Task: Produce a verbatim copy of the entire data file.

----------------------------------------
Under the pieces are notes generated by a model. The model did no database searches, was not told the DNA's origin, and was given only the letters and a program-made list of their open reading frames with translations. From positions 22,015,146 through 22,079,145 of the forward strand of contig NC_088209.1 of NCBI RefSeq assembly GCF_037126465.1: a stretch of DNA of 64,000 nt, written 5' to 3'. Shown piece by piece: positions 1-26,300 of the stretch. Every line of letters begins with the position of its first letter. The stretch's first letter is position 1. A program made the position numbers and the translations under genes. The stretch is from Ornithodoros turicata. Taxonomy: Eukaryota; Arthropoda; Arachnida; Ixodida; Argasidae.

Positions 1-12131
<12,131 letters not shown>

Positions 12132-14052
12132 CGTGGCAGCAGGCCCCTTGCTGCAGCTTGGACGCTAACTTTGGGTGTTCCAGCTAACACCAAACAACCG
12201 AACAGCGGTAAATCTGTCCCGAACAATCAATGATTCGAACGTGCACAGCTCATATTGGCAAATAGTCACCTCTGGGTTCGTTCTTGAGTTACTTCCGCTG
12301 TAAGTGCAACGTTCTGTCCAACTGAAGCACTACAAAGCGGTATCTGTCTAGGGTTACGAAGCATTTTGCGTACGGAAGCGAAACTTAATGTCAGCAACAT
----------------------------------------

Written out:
Under the pieces are notes generated by a model. The model did no database searches, was not told the DNA's origin, and was given only the letters and a program-made list of their open reading frames with translations. From positions 22,015,146 through 22,079,145 of the forward strand of contig NC_088209.1 of NCBI RefSeq assembly GCF_037126465.1: a stretch of DNA of 64,000 nt, written 5' to 3'. Shown piece by piece: positions 1-26,300 of the stretch. Every line of letters begins with the position of its first letter. The stretch's first letter is position 1. A program made the position numbers and the translations under genes. The stretch is from Ornithodoros turicata. Taxonomy: Eukaryota; Arthropoda; Arachnida; Ixodida; Argasidae.

Positions 1-12131
<12,131 letters not shown>

Positions 12132-14052
12132 CGTGGCAGCAGGCCCCTTGCTGCAGCTTGGACGCTAACTTTGGGTGTTCCAGCTAACACCAAACAACCG
12201 AACAGCGGTAAATCTGTCCCGAACAATCAATGATTCGAACGTGCACAGCTCATATTGGCAAATAGTCACCTCTGGGTTCGTTCTTGAGTTACTTCCGCTG
12301 TAAGTGCAACGTTCTGTCCAACTGAAGCACTACAAAGCGGTATCTGTCTAGGGTTACGAAGCATTTTGCGTACGGAAGCGAAACTTAATGTCAGCAACAT